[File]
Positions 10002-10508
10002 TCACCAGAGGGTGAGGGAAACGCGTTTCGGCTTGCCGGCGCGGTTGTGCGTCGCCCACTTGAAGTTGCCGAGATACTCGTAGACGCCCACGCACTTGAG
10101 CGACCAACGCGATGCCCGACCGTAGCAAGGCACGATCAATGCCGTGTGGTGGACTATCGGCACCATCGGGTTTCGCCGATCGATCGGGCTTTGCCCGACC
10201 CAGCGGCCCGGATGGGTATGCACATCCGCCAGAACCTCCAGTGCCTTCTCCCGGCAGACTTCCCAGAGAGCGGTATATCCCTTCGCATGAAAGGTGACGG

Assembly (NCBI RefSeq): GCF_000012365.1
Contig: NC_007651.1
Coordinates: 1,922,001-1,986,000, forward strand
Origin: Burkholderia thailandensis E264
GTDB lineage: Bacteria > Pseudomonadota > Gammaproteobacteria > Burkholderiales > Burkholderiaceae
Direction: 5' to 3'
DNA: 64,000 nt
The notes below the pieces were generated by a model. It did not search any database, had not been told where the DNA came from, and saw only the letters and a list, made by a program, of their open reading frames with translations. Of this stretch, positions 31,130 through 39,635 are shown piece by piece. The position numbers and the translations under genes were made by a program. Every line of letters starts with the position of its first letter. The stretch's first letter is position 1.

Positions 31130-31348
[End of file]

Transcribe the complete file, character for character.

Positions 10002-10508
10002 TCACCAGAGGGTGAGGGAAACGCGTTTCGGCTTGCCGGCGCGGTTGTGCGTCGCCCACTTGAAGTTGCCGAGATACTCGTAGACGCCCACGCACTTGAG
10101 CGACCAACGCGATGCCCGACCGTAGCAAGGCACGATCAATGCCGTGTGGTGGACTATCGGCACCATCGGGTTTCGCCGATCGATCGGGCTTTGCCCGACC
10201 CAGCGGCCCGGATGGGTATGCACATCCGCCAGAACCTCCAGTGCCTTCTCCCGGCAGACTTCCCAGAGAGCGGTATATCCCTTCGCATGAAAGGTGACGG

Assembly (NCBI RefSeq): GCF_000012365.1
Contig: NC_007651.1
Coordinates: 1,922,001-1,986,000, forward strand
Origin: Burkholderia thailandensis E264
GTDB lineage: Bacteria > Pseudomonadota > Gammaproteobacteria > Burkholderiales > Burkholderiaceae
Direction: 5' to 3'
DNA: 64,000 nt
The notes below the pieces were generated by a model. It did not search any database, had not been told where the DNA came from, and saw only the letters and a list, made by a program, of their open reading frames with translations. Of this stretch, positions 31,130 through 39,635 are shown piece by piece. The position numbers and the translations under genes were made by a program. Every line of letters starts with the position of its first letter. The stretch's first letter is position 1.

Positions 31130-31348